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Ride a Pale Horse
Helen MacInnes
The Samurai's Wife
Laura Joh Rowland
A Red Herring Without Mustard - Alan Bradley Of the three Flavia de Luce books I've read, A Red Herring Without Mustard is my least favorite. I am completely in love with Flavia--she is one of the most fascinating and captivating characters in the mystery genere, I think, but in this story, Flavia's flavor seemed different to me. There were some growing pains in her character that weren't there in the previous two books; there were deeper feelings, more introspection, and more awareness that she is lonely, hurt by the cruelty of her sisters, and longing for the approval and affection of her father. I'm not sure that I really liked this somewhat new aspect of Flavia--I think I much prefer the profoundly brilliant, but wonderfully childlike and carefree Flavia. I like her own distinctive chords of light and shade, and I don't think I want those aspects of her personality to be tempered by, well, growing up.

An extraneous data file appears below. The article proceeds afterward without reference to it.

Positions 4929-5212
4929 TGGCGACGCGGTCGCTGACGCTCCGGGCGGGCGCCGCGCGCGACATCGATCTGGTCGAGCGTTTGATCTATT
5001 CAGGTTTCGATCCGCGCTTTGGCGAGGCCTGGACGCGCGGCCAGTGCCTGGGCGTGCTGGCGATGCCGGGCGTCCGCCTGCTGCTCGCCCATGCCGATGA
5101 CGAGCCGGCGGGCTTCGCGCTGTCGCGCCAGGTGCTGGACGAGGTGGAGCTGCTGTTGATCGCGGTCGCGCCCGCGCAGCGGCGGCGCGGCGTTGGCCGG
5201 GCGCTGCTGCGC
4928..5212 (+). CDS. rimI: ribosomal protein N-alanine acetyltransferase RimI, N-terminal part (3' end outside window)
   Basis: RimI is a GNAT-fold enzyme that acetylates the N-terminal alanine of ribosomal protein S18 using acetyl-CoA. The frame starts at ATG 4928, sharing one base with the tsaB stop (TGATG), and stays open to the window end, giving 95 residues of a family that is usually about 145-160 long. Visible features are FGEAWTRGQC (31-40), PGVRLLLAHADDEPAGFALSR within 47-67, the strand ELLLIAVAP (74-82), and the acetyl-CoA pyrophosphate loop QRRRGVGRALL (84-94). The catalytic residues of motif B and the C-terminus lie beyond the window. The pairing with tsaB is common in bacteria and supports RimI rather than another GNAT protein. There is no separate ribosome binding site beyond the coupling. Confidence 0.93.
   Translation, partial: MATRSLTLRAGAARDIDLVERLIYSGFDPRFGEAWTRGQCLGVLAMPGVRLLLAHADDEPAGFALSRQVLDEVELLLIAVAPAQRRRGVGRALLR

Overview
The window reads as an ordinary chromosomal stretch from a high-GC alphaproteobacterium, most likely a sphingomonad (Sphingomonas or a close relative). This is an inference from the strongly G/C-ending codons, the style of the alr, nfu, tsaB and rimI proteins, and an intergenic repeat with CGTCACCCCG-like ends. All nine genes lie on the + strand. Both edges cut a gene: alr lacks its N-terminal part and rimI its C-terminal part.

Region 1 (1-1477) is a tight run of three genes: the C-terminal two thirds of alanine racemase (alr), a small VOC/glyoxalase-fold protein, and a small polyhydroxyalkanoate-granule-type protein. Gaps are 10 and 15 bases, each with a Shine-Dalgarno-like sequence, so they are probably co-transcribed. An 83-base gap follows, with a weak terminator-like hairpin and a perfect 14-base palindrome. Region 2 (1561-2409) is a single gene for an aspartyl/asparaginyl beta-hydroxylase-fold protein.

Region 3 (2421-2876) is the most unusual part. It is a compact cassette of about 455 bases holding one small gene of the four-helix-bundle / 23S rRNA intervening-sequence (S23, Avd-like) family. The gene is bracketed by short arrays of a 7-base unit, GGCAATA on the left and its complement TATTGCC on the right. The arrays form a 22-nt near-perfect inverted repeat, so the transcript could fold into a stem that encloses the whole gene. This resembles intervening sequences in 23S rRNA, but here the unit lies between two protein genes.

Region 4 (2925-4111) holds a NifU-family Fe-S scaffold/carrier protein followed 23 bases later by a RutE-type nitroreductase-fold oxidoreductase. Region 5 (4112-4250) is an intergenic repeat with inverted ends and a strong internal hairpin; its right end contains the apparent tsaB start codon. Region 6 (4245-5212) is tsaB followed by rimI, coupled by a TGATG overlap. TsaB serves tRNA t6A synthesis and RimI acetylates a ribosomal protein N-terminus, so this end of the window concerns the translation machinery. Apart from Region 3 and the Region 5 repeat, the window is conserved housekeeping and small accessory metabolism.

I also thought there was an awful lot going on in this book. There were characters walking in and out all the time, and I could discern no real purpose for some of these people. There were also so many plot points twisting about, that I'm not even really sure I could quite say what was going on in this book. Frankly, I almost lost interest in the story just because I had a hard time keeping everything straight. I'm not sure why this book needed to be almost 400 pages long--a lot could have been cut out or at least tightened up.

That said, I certainly didn't dislike A Red Herring Without Mustard, and I fully intend to read the next book in this series. Flavia is still one of my all-time favorite characters, and it will take a lot more than angst and 400 pages to keep me away from her.